Could one not speak of the Physiocratic theme in the same way? An idea that postulated, beyond all demonstration and prior to all analysis, the natural character of the three ground rents; which consequently presupposed the economic and political primacy of agrarian property; which excluded all analysis of the mechanisms of industrial production; which implied, on the other hand, the description of the circulation of money within a state, of its distribution between different social categories, and of the channels by which it flowed back into production; which finally led Ricardo to consider those cases in which this triple rent did not appear, the conditions in which it could form, and consequently to denounce the arbitrariness of the Physiocratic theme?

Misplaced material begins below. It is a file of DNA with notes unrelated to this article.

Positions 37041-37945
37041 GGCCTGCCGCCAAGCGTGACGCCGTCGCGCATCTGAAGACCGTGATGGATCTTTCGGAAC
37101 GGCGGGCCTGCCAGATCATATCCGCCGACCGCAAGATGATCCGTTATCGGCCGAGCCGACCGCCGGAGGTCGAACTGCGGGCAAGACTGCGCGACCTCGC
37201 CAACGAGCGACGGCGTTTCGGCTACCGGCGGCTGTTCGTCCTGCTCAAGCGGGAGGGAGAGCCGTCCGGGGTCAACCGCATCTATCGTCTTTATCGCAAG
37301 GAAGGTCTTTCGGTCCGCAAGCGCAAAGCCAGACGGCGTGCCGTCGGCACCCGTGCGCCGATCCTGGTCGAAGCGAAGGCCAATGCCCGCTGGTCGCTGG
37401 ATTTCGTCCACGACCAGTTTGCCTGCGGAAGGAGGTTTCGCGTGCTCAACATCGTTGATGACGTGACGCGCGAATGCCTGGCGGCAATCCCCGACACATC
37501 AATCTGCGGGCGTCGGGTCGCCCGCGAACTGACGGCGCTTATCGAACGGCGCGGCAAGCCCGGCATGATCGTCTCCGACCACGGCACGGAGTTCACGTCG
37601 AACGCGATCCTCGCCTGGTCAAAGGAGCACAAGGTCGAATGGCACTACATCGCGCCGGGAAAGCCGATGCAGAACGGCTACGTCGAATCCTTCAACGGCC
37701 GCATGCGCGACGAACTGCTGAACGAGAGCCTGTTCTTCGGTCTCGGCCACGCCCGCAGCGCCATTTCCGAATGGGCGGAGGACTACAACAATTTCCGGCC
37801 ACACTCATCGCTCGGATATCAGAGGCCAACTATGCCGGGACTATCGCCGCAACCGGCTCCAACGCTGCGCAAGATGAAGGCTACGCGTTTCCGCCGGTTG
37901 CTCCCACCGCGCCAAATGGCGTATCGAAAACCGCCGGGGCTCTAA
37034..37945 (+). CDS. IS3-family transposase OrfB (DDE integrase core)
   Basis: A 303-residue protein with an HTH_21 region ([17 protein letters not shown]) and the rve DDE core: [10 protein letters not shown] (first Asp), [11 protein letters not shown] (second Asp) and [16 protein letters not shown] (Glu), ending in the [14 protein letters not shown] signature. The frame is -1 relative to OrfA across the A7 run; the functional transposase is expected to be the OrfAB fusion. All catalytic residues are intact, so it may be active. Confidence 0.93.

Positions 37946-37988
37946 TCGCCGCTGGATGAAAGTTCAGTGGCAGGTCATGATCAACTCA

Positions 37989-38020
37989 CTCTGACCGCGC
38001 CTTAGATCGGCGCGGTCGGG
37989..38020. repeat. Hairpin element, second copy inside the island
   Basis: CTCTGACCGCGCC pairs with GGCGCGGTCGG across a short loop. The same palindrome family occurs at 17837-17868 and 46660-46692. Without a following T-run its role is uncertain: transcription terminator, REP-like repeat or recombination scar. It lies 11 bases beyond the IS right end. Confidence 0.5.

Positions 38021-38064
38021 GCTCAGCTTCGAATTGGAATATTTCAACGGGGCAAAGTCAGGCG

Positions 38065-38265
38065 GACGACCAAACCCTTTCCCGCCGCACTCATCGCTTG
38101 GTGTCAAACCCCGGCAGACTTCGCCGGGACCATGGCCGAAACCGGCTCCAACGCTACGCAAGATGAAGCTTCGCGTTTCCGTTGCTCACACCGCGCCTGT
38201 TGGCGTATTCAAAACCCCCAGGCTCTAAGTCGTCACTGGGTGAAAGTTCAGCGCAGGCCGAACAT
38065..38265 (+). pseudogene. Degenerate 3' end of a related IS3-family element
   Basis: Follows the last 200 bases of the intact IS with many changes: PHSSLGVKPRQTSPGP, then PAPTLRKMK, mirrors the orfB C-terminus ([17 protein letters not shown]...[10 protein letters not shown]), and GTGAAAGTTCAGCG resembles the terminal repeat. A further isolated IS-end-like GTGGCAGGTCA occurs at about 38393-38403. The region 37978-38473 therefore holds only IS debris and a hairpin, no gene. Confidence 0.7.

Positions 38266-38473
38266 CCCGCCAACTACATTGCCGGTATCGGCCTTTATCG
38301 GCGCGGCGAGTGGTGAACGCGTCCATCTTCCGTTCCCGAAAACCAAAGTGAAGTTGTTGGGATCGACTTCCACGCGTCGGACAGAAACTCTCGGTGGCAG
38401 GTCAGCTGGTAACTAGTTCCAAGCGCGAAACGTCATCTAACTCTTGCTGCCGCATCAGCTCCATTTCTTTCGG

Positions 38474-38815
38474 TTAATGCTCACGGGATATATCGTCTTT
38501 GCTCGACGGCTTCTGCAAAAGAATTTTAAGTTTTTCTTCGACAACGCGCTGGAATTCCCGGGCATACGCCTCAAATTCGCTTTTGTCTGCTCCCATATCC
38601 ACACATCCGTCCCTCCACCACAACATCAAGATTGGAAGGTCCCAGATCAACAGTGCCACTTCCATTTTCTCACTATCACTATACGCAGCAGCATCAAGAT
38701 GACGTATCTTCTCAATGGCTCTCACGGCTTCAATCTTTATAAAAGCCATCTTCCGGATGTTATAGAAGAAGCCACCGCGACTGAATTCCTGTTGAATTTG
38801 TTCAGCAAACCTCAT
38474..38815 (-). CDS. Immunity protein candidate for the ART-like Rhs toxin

But on the basis of such an attempt, one is led to make two inverse and complementary observations. In one case, the same thematic is articulated on the basis of two sets of concepts, two types of analysis, two perfectly different fields of objects: in its most general formulation, the evolutionist idea is perhaps the same in the work of Benoit de Maillet, Borden or Diderot, and in that of Darwin; but, in fact, what makes it possible and coherent is not at all the same thing in either case.
In the eighteenth century, the evolutionist idea is defined on the basis of a kinship of species forming a continuum laid down at the outset interrupted only by natural catastrophes or gradually built up by the passing of time. In the nineteenth century the evolutionist theme concerns not so much the constitution of a continuous table of species, as the description of discontinuous groups and the analysis of the modes of interaction between an organism whose elements are interdependent and an environment that provides its real conditions of life.